14 Sep Speechless in Nemea
One can easily fall into the trap of thinking that the life of a wine communicator is an endless parade of hedonic experiences, in the fine settings of winery tasting rooms, with unfolding views of neat rows of vines, or snow-capped mountain ranges. Nice restaurants, even. The occasional pick nick with vineyard workers. Well, it does not always come like that. Being on the move, one has to strive to accommodate the workload of a host of other professionals, in what ends up being rather long days.
On a recent update with ampelographer Kostas Bakasietas, the best he could do to accommodate my flying visit in Nemea was 8:30 in the evening for a supper tasting. Translated into Greek time, this means sitting down at 9:15 – hardly the ideal time to taste. Thankfully, the Argitiki grill house has proper wine tasting glasses. The crowds had not arrived, and it was a smoke-free environment. Bakasietas brought to the table a portion of his 12-year-long clonal research from diverse regions. These were micro-vinifications of the 2014 harvest from a bevy of clones he had planted in his vineyards in Nemea. He kicked off with two Cretan specialties: a floral, spicy Vilana, followed by a vibrant Plyto. Both hitting typicity and a notch above in character. What followed was six clones of Moschofilero. This was like opening a new window. They were all different, and all offered more gravitas. It got my second wind going, making me really focused. Aromatics were varied. What stood out was structure and interesting tannins offering a spine we do not see in the current wines coming from the Arcadian plateau. It makes one sit up and think that there is a whole new world out there.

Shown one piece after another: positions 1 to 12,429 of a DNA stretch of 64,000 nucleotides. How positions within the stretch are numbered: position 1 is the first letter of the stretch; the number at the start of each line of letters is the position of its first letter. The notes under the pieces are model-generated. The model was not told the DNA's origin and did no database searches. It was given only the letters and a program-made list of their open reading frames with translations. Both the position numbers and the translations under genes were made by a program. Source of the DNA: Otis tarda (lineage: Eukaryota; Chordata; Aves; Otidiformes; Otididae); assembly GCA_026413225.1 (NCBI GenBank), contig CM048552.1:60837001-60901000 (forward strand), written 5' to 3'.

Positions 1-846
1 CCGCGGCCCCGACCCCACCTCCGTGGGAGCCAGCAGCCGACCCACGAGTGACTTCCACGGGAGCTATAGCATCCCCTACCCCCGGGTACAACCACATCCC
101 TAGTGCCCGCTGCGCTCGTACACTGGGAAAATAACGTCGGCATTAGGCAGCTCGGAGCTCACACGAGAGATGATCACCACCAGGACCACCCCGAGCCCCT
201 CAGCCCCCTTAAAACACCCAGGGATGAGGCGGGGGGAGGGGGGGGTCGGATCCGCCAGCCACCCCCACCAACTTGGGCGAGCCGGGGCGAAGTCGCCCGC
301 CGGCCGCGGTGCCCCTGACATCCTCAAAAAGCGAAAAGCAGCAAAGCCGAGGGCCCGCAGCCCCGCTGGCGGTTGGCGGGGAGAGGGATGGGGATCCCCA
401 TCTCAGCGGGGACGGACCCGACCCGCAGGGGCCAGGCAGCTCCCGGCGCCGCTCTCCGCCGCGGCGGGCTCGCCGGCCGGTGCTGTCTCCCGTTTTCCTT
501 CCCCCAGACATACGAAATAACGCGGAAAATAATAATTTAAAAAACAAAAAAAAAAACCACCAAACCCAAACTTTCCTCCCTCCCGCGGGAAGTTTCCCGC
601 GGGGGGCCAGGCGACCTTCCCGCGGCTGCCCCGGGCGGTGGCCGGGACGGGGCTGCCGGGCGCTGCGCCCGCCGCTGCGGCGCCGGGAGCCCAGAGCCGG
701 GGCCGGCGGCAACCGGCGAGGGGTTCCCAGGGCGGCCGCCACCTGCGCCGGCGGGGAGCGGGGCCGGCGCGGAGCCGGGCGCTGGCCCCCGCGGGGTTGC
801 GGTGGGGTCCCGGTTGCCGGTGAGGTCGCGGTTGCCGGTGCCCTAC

Virus-free, healthy planting material is invaluable. Yet, nothing gave away what was about to happen. Another Cretan specialty, red this time, a Kotsifali. Pale-coloured. The aromatics and soft seductive tannins, followed by a haunting aromatic complexity on the palate, were simply beyond words. I sat there speechless. This was a whole-body experience, such as when first tasting a Mazis Chambertin. Epiphany. Kostas is serious, hard working and modest. His face was glowing with satisfaction. Eventually, I collected myself and landed back or terra firma – well, almost. On my recent time on Crete, there was no hesitation in keeping Kotsifali on my dark-horse shortlist of red grapes. That gut-driven feeling that there is something going on here. Just taste recent vintages by Douloufakis and Lyrarakis. Yet, nothing in 23 years of covering Greek wine had prepared me for this moment. If planted in the right place and farmed, as it should be, according to the modern know-how, this is the next great international grape. Above Assyrtiko. That good.
Author: Nico Manessis